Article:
Dr Rodney Allan Radtke, MDRodney Allan Radtke, MD
With an ever-increasing abundance of antiepileptic (AED) medications, access to safe and effective therapies has never been better. Still, epilepsy remains a disease plagued by polypharmacy and poor patient adherence, which can result in breakthrough seizures, drug-drug interactions, and other adverse effects. A more recent focus on extended-release formulations of antiepileptic drugs may be the key to helping patients stay on track, but the new dosing regimens are not a 1-size-fits-all solution.

In an interview with NeurologyLiveTM, Rodney Allan Radtke, MD, professor of neurology at Duke University School of Medicine in Durham, North Carolina, discussed some of the new therapeutic options available to help improve tolerance and adherence challenges that clinicians commonly face in epilepsy practice.

NeurologyLive: Therapeutic adherence is a major issue in epilepsy care. What prescribing strategies do you employ to help reduce complicated dosing regimens?

Rodney Allan Radtke, MD: In addition to multiple new antiepileptic drugs, we have new formulations that enhance the administration and, hopefully, adherence of some of these agents. In general, I like to use the extended-release formulations. The advantages are usually 2-fold. First, many times they get around postdose adverse effects, such as with carbamazepine. Postdose adverse effects are very common. With extended-release carbamazepine, they’re much less common. In addition, rather than taking the drug 2 or 3 times a day, patients are able to take the drug once or twice per day, and the evidence in the literature clearly demonstrates that 3 times a day is a lot harder to take than 2, and 4 times a day is almost impossible to [maintain]. So the 2 advantages are seemingly fewer adverse effects and definitely hope for improved adherence by virtue of less frequent administration of the drug.

I don’t always give the extended-release product, and I don’t always give the extended-release products once a day if that’s the design, particularly if you get to a large dose. Say with lamotrigine, the patient is taking 800 or 900 mg a day; I may divide that up to spread it out. As long as they’re consistently able to adhere and take the drug twice a day, it’s a little advantageous to spread it out and lower the peaks and raise the troughs so that the effective blood level is [as consistent] as possible.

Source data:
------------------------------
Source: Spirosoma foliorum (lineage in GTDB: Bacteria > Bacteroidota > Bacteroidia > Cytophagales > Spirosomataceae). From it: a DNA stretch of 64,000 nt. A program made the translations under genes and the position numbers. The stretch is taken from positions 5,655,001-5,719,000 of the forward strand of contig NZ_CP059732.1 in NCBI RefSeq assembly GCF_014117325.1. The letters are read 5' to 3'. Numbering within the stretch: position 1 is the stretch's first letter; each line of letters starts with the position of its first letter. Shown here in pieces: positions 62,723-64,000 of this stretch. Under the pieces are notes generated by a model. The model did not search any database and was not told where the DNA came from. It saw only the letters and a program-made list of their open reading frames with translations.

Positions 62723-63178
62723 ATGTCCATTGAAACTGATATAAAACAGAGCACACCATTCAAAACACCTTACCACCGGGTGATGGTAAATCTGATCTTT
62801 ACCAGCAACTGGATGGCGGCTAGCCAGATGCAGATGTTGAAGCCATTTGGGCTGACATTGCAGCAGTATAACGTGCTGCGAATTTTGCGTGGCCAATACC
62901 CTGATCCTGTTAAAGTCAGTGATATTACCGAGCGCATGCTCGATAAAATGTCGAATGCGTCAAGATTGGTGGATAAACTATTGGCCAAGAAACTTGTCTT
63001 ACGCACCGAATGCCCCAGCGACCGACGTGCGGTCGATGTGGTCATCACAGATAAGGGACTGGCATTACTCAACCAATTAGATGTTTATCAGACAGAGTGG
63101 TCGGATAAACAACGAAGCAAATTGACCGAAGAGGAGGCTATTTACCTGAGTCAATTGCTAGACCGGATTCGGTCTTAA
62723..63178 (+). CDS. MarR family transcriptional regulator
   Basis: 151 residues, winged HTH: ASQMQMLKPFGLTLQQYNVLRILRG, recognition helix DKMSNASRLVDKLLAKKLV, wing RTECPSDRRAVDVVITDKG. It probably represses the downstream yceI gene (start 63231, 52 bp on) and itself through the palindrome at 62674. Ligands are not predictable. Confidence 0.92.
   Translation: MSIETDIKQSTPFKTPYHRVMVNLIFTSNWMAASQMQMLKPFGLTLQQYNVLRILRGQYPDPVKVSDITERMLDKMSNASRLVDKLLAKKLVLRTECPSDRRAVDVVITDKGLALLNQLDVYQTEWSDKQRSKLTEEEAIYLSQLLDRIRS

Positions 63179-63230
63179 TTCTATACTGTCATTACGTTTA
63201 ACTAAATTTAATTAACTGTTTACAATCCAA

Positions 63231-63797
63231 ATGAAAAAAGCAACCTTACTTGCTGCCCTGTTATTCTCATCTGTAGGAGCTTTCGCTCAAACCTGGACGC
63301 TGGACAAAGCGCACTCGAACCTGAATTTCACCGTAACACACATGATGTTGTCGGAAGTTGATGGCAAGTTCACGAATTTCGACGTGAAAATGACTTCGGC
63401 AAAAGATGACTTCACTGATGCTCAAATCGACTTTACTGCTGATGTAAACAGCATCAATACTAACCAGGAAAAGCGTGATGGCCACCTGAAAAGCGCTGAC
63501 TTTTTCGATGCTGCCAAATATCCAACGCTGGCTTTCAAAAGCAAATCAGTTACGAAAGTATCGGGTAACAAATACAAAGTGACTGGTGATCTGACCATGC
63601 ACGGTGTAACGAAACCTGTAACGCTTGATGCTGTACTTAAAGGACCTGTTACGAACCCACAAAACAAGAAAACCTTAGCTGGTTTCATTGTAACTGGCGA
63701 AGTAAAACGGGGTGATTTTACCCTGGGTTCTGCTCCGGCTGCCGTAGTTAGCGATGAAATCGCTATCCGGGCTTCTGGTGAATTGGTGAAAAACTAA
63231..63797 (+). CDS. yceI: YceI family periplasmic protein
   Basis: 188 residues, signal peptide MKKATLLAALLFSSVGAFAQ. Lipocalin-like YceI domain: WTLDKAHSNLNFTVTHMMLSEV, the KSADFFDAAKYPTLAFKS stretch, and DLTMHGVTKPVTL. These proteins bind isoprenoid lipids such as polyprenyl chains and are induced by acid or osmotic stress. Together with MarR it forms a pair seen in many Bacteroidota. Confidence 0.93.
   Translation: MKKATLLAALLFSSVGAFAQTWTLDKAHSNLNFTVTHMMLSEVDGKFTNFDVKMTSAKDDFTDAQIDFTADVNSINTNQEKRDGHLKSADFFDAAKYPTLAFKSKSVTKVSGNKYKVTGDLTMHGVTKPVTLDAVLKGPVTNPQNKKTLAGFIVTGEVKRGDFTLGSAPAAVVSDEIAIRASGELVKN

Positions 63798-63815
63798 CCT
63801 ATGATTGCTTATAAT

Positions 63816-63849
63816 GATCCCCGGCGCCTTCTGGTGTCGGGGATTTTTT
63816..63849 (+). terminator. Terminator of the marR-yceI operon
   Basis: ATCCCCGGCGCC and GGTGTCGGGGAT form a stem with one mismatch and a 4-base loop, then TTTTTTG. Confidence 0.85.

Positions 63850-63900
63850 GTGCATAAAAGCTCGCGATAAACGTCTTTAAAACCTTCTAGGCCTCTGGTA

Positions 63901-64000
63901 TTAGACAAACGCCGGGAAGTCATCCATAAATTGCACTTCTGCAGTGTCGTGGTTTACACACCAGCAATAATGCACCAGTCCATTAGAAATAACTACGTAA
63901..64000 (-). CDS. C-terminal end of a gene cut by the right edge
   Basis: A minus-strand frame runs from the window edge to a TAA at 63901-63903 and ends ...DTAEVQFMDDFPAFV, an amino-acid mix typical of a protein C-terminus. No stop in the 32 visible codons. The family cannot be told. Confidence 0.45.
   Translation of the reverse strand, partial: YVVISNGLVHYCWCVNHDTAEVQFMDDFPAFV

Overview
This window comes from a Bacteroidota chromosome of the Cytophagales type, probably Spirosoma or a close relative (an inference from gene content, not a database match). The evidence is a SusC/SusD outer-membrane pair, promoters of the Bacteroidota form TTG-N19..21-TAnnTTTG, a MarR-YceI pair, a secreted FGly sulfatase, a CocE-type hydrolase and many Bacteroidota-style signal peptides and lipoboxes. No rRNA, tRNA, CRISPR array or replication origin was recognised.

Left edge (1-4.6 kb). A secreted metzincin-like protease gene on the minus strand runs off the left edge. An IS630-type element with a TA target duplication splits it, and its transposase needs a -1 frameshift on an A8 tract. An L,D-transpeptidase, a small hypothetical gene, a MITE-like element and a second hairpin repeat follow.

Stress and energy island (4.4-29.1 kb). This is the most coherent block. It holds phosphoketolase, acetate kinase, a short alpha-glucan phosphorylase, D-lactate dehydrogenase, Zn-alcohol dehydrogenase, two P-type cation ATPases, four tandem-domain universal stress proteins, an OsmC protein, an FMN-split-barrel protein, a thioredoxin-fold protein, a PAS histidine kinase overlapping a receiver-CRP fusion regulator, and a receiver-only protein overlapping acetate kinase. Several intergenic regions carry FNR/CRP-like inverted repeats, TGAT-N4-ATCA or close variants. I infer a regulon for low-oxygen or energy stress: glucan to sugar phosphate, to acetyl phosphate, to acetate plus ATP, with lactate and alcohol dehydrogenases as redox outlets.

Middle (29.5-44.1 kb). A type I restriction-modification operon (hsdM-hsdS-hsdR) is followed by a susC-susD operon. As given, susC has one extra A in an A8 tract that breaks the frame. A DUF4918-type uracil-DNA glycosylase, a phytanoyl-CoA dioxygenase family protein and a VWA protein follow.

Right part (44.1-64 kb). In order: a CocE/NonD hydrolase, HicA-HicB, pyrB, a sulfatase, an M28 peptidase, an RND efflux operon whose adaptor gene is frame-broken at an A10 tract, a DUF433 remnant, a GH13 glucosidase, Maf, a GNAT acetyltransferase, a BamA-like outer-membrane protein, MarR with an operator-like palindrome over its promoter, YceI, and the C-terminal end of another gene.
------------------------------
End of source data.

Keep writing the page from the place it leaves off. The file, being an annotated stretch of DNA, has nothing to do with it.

What has been your clinical experience so far with these extended-release formulations?

The first extended-release product that really had an impact on patient adherence and patient tolerability of medication is extended-release carbamazepine. That was a product that patients needed to take 3 times a day and was also really problematic for postdose adverse effects an hour or 2 after taking the medicine, particularly in the morning. With the extended-release formulation, patients are able to take it twice a day, and it really blunts that postdose adverse effect. So it markedly enhanced the tolerability. A few of the other drugs, like oxcarbazepine, which is now available as a once-a-day product, also have some of those same advantages. It goes from twice a day to once a day and also blunts any postdose adverse effects.

Some of the other products are a little less important, like levetiracetam extended release. Postdose adverse effects aren’t a concern, but certainly taking it once a day instead of twice a day offers a distinct advantage. We have extended-release topiramate available. I was skeptical that it would really change anything in tolerability, but it seems to have. So I do have patients using that who could tolerate a higher dose of the extended release as opposed to the immediate release. And with lamotrigine, that molecule does have some postdose adverse effects, so it lends itself to improved tolerability with the extended release. And obviously, patients will more consistently adhere with the once-a-day product.

Have you encountered any challenges when prescribing these medications?

The indication for the various agents, including the extended-release agents, is quite variable regarding age. I think most pediatric neurologists have to go outside the package insert or off label to use the products. Many times, the studies haven’t been done. More and more, the studies are in the pediatric age group, or at least they’re allowing extrapolation from adult pharmacokinetic  data to get the drug approved in a pediatric population. And certainly, a drug like extended-release oxcarbazepine that’s approved down to age 6 certainly is an advantage because that’s about the age that children are going to consistently swallow pills. So now you have a once-a-day product that allows you to adequately treat the patient without having to get them to adhere 2 or 3 times a day with many other products.

In general, I always prefer to use the extended-release formulation because of the advantages of maybe fewer adverse effects and improved adherence. Many times there are issues with adherence related to administration of the medicine and getting the medicine in the patient. The patient may be a young child who has difficulty swallowing pills, but there also are intellectually disabled or physically disabled patients who either don’t understand that they’re supposed to swallow or have difficulty swallowing. The administration of medicine to someone who can’t readily swallow pills frequently is very challenging. You obviously can crush many of the pills and administer them through food or applesauce, or sometimes through a gastrostomy tube if necessary, but it’s certainly advantageous to have the oral preparation where you can more accurately measure and ensure adequate administration of the medicine.

Transcript edited for clarity.